This example shows how to manage models consisting of both digital communication and RF systems that process signals at different sampling rates. To perform a model simulation where the Nyquist sampling rate of the digital communication signal is less than the inverse of the RF section time step an interpolation filter will be employed. The use of this interpolation filter diminishes the introduction of artificial signal artifacts at the boundaries of the communication and RF systems resulting from the sampling rate differences.
The following model includes a Zigbee (802.15) baseband signal feeding a direct conversion RF receiver. The ZigBee baseband transmitter is built using blocks from Communications Toolbox™ and DSP System Toolbox™ while the RF receiver is constructed using blocks from the RF Blockset™ Circuit Envelope library.
For the RF Blockset Circuit Envelope solver it is recommended to use a simulation time step that is 4 to 8 times smaller than the reciprocal of the input baseband signal sample time. This provides a simulation bandwidth that is sufficient for the RF solver to capture artifacts at the edge of the bandwidth accurately and the physical effects that require additional bandwidth such as spectral regrowth. In general, using an interpolation factor of 4 to 8 increases the simulation bandwidth beyond the Nyquist rate of the baseband signal generated in the transmitter.
In this model, the two different signal sample rates are:
green for the communications baseband signal
red for the RF circuit envelope signal
model = 'simrfV2_sampletime_example'; open_system(model) sim(model) % Hide all scopes (see PostLoadFcn Model Callback for more details): SpTxScopeConf.Visible = false; SpTXiScopeConf.Visible = false; SpRxScopeConf.Visible = false;
The Top and Bottom RF receiver systems in the model are identical and consist of Pre-LNA filter, followed by an LNA, quadrature demodulator, and another amplification stage. All RF components include typical impairments such as noise, nonlinearity and finite isolation.
open_system([model '/RF Blockset Direct Conversion Top'])
As specified in the Configuration block Mask Parameters dialog box, the simulation is performed with the input interpolation filter enabled for the top receiver,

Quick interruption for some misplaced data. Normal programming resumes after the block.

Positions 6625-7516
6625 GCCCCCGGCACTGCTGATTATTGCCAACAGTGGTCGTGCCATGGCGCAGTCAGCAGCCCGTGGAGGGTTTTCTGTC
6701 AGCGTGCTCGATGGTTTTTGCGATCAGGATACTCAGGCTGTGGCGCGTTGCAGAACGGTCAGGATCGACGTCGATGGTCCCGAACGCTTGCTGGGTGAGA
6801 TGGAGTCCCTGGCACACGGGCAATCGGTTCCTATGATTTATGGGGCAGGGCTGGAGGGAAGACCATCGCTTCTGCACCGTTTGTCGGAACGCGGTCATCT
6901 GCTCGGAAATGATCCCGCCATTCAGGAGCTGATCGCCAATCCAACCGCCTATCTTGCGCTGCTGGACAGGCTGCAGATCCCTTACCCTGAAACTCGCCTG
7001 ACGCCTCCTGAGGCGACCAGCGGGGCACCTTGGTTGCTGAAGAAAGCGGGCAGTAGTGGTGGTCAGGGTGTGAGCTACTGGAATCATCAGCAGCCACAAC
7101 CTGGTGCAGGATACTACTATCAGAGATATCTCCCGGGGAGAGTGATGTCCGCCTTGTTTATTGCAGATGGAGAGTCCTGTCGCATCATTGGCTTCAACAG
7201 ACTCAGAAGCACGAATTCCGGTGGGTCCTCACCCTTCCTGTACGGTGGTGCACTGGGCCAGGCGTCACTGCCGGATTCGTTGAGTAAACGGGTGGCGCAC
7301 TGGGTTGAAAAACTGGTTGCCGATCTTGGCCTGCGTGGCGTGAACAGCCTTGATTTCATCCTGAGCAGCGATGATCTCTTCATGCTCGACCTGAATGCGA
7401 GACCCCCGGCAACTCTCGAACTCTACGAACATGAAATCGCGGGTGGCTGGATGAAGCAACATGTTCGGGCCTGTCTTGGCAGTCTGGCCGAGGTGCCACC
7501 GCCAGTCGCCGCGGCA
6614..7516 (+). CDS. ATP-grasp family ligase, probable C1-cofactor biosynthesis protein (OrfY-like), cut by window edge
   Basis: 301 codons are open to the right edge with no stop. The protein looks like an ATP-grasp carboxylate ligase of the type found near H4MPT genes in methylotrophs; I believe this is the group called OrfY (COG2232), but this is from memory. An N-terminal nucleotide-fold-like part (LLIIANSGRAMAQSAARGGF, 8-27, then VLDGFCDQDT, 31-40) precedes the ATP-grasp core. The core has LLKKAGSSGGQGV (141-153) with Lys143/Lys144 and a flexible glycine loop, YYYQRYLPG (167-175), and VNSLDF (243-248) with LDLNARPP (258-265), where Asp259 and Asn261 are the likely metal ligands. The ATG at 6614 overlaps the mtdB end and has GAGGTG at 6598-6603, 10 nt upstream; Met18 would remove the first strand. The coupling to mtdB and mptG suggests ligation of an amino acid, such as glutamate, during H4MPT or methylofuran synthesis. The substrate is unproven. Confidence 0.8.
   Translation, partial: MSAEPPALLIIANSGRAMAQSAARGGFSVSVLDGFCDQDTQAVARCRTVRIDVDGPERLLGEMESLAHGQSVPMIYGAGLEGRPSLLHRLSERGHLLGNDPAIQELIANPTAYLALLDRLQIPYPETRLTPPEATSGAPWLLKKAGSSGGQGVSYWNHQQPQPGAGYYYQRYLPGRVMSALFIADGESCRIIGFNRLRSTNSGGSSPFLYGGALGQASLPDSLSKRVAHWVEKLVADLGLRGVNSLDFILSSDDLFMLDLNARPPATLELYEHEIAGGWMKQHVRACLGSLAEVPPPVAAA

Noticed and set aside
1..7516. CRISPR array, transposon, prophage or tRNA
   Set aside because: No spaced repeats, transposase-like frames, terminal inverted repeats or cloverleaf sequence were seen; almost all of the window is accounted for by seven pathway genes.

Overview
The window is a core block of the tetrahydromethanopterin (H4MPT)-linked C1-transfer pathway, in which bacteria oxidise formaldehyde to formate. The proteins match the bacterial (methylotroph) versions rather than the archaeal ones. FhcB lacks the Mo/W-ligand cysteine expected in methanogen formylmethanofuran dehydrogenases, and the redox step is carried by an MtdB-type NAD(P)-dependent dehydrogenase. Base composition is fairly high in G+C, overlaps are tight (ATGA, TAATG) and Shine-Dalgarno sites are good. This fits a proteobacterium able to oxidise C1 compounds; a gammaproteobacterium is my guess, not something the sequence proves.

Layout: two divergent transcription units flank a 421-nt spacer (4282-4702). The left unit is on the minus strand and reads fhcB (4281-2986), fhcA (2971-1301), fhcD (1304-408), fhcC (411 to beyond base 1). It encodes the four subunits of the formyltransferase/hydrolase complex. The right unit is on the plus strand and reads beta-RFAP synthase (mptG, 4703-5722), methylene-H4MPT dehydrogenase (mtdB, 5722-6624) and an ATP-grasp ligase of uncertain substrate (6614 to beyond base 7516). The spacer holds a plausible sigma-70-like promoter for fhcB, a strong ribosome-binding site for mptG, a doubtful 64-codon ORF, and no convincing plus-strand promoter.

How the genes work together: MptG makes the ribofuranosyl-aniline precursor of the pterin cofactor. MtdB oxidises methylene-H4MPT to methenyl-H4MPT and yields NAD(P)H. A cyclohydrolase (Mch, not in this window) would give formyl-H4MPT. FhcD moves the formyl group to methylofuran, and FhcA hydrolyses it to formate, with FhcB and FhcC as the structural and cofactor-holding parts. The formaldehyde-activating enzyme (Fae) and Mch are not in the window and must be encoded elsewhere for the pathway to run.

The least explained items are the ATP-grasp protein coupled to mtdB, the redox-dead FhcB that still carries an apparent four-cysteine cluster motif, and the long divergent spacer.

and disabled for the bottom receiver.
The top RF receiver is fed with a baseband signal possessing a sample rate 4 times slower than the reciprocal of the RF simulation step size set in its Configuration block. The RF Inport block automatically interpolates the input signal at the required RF rate.
The bottom RF receiver is fed with a baseband signal sample rate equaled to the reciprocal of the step size specified in its RF Configuration block. The bottom RF receiver uses an explicit interpolation filter highlighted in orange to up-sample the communication baseband signal.
% Show these two scope results: SpTxScopeConf.Visible = true; SpTXiScopeConf.Visible = true;
The outputs of both receivers are the same, since both input signals are resampled by interpolation filters to reduce sample rate transition aliasing effects. In the top receiver, the sample rate transition is automatically managed by the circuit envelope Inport block. In the bottom receiver, the sample rate transition is explicitly managed by the addition of the interpolation filter.
% Show this scope result: SpRxScopeConf.Visible = true;
Using an interpolation filter improves the spectral results of the simulation, but comes at a price: it introduces a delay. Since an FIR filter is used for the interpolation, the delay corresponds to half the number of filter coefficients. In this case, the filter has 640 taps and introduces a delay of 320 time steps at the faster RF sample rate or 80 time steps at the slower baseband communication sample rate. In case of multiple baseband communication signal inputs, it may be necessary to compensate for the delay by aligning all signals entering the RF system.
When an input interpolation filter is enabled in the Configuration block Mask Parameters dialog box, the RF signal delay introduced will be displayed next to the enabling switch.
By default, RF Blockset automatically inserts an interpolation filter and resamples the input signal. You might decide to disable the default option and explicitly insert an interpolation filter if you have:
specific requirements regarding the specifications of the interpolation filter;
multiple input signals requiring different input ports (case described below);